Our ADVANCED block begins with the analysis of all the exercises used in this program. This time we will be looking at them from a slightly different angle. Now our focus will be on the muscles work and different variations of an exercise and how to engage different muscle groups.
Actually there are only two things you need to know which were missing from the previous post on pull-ups during the BASIC block.
Firstly, there are different grips and everyone should know that to get maximum results from trainin you need to alternate your grips.
Let's look into grips and what makes them different. Imagine your spine. The narrower your grip (that is the closer your hands are to each other) the more you stress the muscles along the spine. The wider the grip the more you stress the muscles further from the spine. Practically, with changing grips you can shift load from one muscle to another, stressing the whole back.
It is also worth mentioning that the largest back muscle (latissimus dorsi) is wide, large and always work as one in comparison to chest muscles which are three-part or the arm flexor (bicep), which is two-part. That means that different grips cannot work out different parts of the back muscle but they can move stress from the latissimus dorsi to other muscles.
There are funny pieces on the Internet stating that vertical pulls help to widen the back muscles while horizontal pulls, like australian pull-ups or back row pull-ups, target the thickness of the back muscles. I have already mentioned that in the post about strength training myths that a muscle either increases in size or decreases and it does it evenly. You cannot make a muscle grow in one specific direction.
A good remark from ogrudko: I would say that grips and work in different planes is more important for shoulder joints. In a horizontal pull it is natural to use pronated grip, while with a vertical pull it is natural to use neutral grip. It is also worth to grips from time to time for the benefit of secondary muscle groups. While the main group remains the same, the stress on secondary groups can be shifted from one group to another. You should never employ uncomfortable grips. If a grip causes discomfort or even pain it should certainly be avoided.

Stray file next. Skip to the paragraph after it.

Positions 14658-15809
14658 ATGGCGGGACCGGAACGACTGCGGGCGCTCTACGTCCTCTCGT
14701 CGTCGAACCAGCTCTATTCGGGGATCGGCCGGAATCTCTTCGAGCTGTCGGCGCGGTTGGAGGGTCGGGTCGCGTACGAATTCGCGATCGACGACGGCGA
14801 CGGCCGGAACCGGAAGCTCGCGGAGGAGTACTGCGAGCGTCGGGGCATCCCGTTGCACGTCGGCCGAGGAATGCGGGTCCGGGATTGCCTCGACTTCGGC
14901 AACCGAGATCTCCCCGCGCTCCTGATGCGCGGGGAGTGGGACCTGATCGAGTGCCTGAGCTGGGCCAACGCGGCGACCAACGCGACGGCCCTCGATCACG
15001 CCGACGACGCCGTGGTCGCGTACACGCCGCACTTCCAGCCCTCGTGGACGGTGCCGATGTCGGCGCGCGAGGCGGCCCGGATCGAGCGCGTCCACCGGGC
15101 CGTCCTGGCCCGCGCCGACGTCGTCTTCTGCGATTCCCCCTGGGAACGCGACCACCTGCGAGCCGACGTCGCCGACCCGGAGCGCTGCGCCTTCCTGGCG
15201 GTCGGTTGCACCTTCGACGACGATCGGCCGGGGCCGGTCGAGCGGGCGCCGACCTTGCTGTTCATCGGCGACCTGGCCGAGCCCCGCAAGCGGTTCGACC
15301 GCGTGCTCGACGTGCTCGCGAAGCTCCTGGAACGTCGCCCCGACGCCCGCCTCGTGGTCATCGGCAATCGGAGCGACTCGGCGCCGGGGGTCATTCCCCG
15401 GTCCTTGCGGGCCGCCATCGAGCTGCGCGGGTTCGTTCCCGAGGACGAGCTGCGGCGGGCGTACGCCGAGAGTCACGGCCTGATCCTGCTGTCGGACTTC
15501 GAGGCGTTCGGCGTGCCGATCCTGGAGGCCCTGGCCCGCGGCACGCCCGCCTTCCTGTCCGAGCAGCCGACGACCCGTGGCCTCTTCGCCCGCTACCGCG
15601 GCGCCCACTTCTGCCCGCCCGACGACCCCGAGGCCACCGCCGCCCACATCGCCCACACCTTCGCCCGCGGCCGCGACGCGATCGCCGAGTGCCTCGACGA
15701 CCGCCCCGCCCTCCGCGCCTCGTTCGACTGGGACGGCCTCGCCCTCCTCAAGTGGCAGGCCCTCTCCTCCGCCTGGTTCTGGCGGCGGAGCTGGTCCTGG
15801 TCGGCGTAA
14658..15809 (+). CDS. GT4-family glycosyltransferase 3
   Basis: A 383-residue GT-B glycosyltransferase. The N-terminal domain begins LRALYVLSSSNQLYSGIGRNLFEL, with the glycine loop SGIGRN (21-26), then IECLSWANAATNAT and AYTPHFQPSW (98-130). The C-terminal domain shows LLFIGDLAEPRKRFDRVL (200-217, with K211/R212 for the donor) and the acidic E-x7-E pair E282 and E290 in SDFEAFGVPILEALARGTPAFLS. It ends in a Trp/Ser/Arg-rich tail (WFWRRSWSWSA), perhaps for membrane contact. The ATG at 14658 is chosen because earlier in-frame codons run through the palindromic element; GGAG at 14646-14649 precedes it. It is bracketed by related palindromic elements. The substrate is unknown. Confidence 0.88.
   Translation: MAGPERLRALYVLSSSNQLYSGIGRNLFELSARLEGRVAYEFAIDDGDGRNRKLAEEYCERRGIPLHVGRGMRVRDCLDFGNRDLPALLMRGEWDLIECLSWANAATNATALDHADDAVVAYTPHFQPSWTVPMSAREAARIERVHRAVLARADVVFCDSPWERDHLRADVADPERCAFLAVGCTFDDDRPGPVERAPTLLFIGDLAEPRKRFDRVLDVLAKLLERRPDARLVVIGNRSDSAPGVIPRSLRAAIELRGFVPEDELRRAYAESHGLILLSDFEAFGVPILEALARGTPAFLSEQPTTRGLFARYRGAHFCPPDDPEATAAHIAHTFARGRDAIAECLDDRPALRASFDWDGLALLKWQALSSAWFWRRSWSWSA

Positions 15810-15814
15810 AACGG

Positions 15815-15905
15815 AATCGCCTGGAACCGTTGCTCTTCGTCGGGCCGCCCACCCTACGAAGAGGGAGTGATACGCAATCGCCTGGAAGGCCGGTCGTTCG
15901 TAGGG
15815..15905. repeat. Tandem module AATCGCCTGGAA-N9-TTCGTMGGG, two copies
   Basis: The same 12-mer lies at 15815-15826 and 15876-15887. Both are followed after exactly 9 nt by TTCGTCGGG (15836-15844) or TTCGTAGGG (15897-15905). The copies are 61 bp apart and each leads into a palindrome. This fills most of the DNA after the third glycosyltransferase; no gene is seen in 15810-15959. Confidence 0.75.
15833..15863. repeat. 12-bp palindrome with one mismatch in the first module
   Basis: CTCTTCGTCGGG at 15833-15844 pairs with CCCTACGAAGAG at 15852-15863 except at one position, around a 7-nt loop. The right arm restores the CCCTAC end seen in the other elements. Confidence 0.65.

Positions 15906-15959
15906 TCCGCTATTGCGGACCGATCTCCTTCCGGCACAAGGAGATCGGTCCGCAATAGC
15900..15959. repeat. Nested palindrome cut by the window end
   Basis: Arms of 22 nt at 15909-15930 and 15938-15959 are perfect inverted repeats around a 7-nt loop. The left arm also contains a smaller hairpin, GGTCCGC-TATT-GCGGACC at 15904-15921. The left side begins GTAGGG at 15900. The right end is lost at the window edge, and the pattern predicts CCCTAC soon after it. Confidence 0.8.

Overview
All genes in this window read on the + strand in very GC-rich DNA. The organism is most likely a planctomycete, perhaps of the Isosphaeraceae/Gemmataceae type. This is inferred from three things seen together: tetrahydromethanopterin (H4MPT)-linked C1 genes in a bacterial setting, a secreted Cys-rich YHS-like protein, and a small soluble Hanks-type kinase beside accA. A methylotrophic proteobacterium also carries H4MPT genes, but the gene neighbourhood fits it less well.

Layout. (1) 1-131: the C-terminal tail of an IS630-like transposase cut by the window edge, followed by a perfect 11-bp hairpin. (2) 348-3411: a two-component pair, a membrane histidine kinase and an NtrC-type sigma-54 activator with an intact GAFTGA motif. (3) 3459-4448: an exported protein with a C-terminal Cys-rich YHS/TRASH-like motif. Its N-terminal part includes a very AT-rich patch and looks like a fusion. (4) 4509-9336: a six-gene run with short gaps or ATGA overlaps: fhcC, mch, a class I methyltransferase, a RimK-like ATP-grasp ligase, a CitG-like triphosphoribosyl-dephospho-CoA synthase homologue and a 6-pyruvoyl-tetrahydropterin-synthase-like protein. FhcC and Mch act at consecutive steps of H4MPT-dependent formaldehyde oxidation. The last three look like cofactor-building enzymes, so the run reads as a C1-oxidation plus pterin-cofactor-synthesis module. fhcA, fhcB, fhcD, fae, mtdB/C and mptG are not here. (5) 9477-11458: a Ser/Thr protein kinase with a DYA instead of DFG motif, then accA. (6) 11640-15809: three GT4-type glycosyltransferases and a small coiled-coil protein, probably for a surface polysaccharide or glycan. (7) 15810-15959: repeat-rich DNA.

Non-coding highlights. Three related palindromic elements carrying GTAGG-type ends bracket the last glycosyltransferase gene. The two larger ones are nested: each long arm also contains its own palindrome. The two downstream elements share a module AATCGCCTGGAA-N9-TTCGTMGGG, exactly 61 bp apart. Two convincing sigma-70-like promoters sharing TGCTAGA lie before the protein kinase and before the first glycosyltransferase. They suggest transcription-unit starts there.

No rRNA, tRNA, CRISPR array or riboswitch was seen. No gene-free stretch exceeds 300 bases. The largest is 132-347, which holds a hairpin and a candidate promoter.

Another remark from mtbrDot on the diameter of the bar. The thicker the bar the more stress is on the grip (and less on blisters!) thus hitting the arms more. It can be either positive or negative thing for you. It is positive because thicker bars would work out your arms and grip better but it is also negative because thicker bars would tire arms first thus reducing stress and training effect for the back and shoulders.
Secondly, pull-ups come in all sorts and colours thus you have to decide on your goals.
If you want to increase the number of pull-ups then you have to train in one way. If you want to gain muscle size then you have to use another way. If you want to be most effective you need to learn to feel how the muscle works. During every exercise, during every set, every repetition you have to feel how the muscle works. If you do not feel it then it either is not completely stressed or does not work at all!
In addition it is worth saying that the negative phase is more effective than the positive. Why is it so? All muscles are programmed to work in a positive way, to contract. They are more used to contraction and when you load them they are not used to it improves the effect of your training session.
The pace or speed is equally important and has to concur with your goals. The negative phase should be 2-3 times longer than the positive one. The slow negative phase can be used both with the fast positive phase and the slow positive phase. It depends on where you gain most (personally, the first one works for me). In any case the training sessions should be intensive! That is you cannot rest more than 60 seconds between sets (I prefer to rest for 45 seconds). If you rest longer than that your muscles will have enough time to recover and this will reduce the effeciency of the training.
That is it for today. Should any questions arise feel free to post them below.